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The value of ultrasound diagnostic imaging of meniscal knee injuries verified by experimental and arthroscopic investigations

Wasilczyk C

Diagnostics 2023 October;13(20):3264

primary study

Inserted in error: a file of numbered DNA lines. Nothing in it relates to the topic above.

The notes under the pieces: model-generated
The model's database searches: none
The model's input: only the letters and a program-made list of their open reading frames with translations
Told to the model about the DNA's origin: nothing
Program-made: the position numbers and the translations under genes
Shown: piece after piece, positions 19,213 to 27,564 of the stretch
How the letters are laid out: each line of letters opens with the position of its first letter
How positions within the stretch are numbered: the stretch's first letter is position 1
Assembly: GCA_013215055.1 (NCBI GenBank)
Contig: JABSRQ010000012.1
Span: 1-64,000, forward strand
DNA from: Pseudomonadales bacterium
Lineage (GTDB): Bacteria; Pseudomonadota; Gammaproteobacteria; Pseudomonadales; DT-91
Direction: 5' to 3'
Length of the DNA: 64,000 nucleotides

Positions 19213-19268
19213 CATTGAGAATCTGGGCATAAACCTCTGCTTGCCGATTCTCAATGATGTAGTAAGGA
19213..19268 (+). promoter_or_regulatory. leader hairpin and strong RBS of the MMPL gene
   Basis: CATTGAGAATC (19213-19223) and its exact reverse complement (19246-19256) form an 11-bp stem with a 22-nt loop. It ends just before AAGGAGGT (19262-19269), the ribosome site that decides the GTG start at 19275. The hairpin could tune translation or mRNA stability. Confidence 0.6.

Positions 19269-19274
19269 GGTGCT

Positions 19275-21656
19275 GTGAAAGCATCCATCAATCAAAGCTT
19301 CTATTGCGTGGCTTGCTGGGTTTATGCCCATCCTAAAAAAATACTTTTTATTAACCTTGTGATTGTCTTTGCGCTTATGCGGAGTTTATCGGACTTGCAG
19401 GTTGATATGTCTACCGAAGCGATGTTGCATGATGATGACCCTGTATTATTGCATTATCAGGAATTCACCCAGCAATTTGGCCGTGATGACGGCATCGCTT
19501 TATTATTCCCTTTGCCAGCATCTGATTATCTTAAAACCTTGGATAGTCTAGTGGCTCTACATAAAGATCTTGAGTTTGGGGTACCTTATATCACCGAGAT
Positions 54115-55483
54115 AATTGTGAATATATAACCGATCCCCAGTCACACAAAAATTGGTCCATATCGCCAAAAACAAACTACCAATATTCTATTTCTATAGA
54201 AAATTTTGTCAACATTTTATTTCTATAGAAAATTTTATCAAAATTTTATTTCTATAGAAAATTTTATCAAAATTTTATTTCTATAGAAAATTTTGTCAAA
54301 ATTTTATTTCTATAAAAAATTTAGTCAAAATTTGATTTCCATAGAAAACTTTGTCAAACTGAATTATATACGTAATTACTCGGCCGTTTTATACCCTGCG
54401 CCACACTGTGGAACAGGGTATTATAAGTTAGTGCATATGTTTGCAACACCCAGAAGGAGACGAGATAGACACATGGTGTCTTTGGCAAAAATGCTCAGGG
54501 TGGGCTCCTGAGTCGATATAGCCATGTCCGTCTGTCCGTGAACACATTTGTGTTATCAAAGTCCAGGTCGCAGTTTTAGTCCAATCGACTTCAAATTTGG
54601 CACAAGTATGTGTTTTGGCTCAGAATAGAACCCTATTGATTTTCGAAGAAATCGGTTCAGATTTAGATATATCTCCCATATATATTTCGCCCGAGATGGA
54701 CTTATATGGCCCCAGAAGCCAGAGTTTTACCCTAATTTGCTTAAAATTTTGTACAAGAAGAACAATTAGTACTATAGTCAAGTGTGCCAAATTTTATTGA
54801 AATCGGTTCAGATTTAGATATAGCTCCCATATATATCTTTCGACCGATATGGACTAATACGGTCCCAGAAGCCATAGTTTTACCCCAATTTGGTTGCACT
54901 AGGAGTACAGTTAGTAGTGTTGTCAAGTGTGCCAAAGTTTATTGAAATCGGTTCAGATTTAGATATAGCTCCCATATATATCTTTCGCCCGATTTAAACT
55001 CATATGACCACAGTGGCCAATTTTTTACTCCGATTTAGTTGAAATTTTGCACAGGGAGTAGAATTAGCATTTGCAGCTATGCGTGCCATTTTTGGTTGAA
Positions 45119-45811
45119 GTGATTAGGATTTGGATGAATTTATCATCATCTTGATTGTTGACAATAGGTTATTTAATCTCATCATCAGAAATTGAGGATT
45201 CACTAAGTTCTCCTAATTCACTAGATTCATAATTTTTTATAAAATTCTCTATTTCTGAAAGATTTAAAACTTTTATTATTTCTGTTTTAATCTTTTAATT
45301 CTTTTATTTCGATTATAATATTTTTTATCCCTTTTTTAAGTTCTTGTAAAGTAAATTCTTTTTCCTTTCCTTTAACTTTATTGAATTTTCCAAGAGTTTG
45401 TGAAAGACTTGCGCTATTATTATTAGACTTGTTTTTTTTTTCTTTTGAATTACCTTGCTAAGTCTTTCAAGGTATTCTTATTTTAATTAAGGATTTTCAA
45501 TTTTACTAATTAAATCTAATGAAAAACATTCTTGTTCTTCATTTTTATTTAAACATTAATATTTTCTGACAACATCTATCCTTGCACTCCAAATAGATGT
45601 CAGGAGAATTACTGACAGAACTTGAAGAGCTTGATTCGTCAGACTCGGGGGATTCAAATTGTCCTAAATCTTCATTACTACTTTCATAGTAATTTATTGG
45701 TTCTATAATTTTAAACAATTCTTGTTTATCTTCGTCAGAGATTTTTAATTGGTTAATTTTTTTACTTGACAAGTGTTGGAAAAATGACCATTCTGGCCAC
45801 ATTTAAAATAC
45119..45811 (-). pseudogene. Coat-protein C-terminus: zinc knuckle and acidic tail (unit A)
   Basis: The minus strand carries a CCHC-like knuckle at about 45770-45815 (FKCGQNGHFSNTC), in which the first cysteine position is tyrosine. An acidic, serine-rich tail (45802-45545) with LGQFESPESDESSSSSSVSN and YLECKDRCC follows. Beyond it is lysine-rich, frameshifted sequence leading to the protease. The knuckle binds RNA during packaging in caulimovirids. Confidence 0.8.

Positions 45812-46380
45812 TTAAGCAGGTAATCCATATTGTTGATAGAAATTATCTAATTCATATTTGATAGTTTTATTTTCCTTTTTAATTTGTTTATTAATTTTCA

INTRODUCTION: Meniscal knee injuries may develop as the result of trauma or overloading. Ultrasound imaging is an observer-dependent modality, meaning that the assessment of structural damage depends on the investigator's experience. None of the published papers provides a standardized method for ultrasound examination of knee menisci. The main goal of this study is to realize and standardize ultrasound imaging diagnostics of meniscal knee injuries based on individual features of ultrasound presentation and to evaluate the applicability of this modality in clinical practice. (2) Material(s) and METHOD(S): This study consisted of two anatomical parts, including a clinical part that started with clinical examination of 50 patients with suspected meniscal knee injuries. After this we performed ultrasound examinations in patients with positive clinical test results, using sonographic confirmation for inclusion in the next stage. Finally, knee arthroscopy by two physicians in an operating room was performed, with procedures documented through photographs and video recordings, and analytic material obtained from patients in the control group documented similarly. (3) RESULTS: In the clinical part of the study, arthroscopic examination revealed 13 longitudinal injuries (corresponding to 36% of all injuries in the group), 14 multidirectional injuries (corresponding to 28% of all injuries), 3 radial injuries (corresponding to 6% of all injuries), and 20 oblique injuries (corresponding to 40% of all injuries). The analysis of the sensitivity and specificity of the diagnostic test in terms of recognizing actual meniscal injuries on the basis of full-thickness or partial-thickness delamination, meniscal cyst oedema, and articular space stenosis revealed that the presence of at least two of these three characteristics was associated with the sensitivity of 88% and the specificity of 86% relative to the number of actual meniscal injuries as seen in arthroscopic examination. CONCLUSION(S): Research results confirm that clinical examination combined with ultrasound imaging is a very efficient tool for evaluation of meniscal injuries.

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